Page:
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University of Georgia Press
Diehard Rebels: The Confederate Culture of Invincibility

Diehard Rebels: The Confederate Culture of Invincibility

by Jason Phillips
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Product Details

ISBN-13: 9780820334332
Publisher: University of Georgia Press
Publication date: 01/01/2010
Edition description: New Edition
Pages: 272
Sales rank: 937,067
Product dimensions: 6.00(w) x 8.90(h) x 0.60(d)

About the Author

JASON PHILLIPS is an assistant professor of history at Mississippi State University. He has also taught at Texas A&M University.

Table of Contents

Acknowledgments ix
Introduction: Southern Invincibility and Confederate Defeat 1
1 The Smile of Providence: Confederate Religion and Invincibility 9
2 The Mask of Cain: Enemy Images in Rebel Minds 40
3 Without a Murmur: Confederate Endurance and the Immediate War 76
4 Gray Grapevines: Rumors and the Distant War 116
5 The Face of Surrender: Diehard Rebels in 1865 147
Conclusion: The Aftermath of Invincibility 178
Notes 191
Selected Bibliography 231
Index 251

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Diehard Rebels: The Confederate Culture of Invincibility 5 out of 5 based on 0 ratings. 1 reviews.
Henry_Berry More than 1 year ago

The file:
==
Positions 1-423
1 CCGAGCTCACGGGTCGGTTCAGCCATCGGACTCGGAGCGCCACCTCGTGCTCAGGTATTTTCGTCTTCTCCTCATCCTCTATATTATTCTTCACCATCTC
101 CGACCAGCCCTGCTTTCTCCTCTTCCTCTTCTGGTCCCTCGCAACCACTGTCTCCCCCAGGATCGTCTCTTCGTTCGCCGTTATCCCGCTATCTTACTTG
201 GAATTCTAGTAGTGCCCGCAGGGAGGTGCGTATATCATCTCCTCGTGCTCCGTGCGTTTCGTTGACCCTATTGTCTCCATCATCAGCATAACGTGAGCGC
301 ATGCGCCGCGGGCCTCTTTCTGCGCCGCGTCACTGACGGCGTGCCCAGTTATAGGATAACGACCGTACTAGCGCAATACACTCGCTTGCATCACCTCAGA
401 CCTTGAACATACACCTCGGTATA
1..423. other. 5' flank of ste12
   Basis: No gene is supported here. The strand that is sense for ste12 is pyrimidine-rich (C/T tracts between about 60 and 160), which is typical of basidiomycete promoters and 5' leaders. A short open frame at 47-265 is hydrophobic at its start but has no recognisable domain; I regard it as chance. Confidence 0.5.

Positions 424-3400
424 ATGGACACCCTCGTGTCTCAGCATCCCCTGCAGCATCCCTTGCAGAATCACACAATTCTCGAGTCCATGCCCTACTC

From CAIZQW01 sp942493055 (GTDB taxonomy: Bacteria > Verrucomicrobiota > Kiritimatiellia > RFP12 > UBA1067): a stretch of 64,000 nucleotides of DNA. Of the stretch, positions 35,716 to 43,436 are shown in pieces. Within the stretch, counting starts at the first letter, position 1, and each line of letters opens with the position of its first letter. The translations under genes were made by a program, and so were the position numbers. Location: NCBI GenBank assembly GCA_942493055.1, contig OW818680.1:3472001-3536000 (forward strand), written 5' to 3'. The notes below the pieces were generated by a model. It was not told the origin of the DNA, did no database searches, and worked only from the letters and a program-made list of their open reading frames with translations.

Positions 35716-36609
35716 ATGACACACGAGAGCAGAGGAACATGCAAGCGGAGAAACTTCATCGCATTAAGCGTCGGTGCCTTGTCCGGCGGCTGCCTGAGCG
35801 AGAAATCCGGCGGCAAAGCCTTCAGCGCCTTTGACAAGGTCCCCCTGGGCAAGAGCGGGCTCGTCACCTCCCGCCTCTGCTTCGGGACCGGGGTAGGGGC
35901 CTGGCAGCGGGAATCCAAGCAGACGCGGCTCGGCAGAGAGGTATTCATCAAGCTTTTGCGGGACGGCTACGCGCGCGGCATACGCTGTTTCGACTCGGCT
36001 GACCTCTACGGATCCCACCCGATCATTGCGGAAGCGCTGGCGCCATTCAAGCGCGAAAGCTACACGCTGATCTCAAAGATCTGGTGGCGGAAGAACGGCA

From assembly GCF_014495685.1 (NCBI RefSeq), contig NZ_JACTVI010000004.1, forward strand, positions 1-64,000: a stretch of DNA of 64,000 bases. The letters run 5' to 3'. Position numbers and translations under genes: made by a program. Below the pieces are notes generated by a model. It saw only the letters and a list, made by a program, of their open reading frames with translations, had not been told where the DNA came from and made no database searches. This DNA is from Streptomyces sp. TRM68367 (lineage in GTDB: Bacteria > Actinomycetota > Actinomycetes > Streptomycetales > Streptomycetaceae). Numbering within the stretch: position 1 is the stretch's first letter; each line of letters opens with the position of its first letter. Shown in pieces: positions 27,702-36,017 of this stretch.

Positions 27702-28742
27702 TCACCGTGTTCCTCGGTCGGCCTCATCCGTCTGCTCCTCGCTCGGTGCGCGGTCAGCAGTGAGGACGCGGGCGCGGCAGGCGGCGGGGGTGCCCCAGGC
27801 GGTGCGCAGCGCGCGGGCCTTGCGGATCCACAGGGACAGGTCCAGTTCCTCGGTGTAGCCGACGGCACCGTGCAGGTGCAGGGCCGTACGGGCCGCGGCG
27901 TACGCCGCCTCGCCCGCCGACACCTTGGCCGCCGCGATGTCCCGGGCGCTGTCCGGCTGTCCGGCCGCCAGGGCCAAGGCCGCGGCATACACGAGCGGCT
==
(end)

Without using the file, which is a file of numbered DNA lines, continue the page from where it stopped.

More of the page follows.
A mythos of invincibility was the source of the diehard experience of a significant proportion of Confederate military forces refusing to give up even though they suffered serious reversals and did not have the resources to ever overcome these. Decisive defeat at Gettysburg and Sherman's march through the South culminating in the capture of Atlanta were two such reversals coming after a couple of years of warfare during which the South had never managed to gain the upper hand despite some successes in early parts of the War. 'Elements that supported Confederate notions of invincibility--religion, stereotypes, combat, rumors, camaraderie, and more--formed the fabric of the diehard experience.' Phillips--assistant professor of history at Mississippi State U.--treats these different facets of this mythos of invincibility with cultural study of the Southern states, reading of historical circumstances, military analysis, and also letters, battle reports, and newspaper stories both feeding into the myth and subtly questioning it. Demonization of Northern troops played with a belief in the superiority of the Southern soldier. Rumors trumped facts, as when reports circulated that New Orleans had been retaken. Slanted or incomplete newspaper articles were seized upon as gospel. Confederate soldiers deified their generals and many generals and field officers developed strategies for prolonging combat as long as possible when a rational, objective assessment of circumstances would lead to the conclusion that defeat was inevitable. Phillips' book is engaging and illuminating for bringing together diverse material in support of his topic and in so doing, bringing out new perspectives on always interesting subjects such as cultural differences between North and South and the course of the Civil War.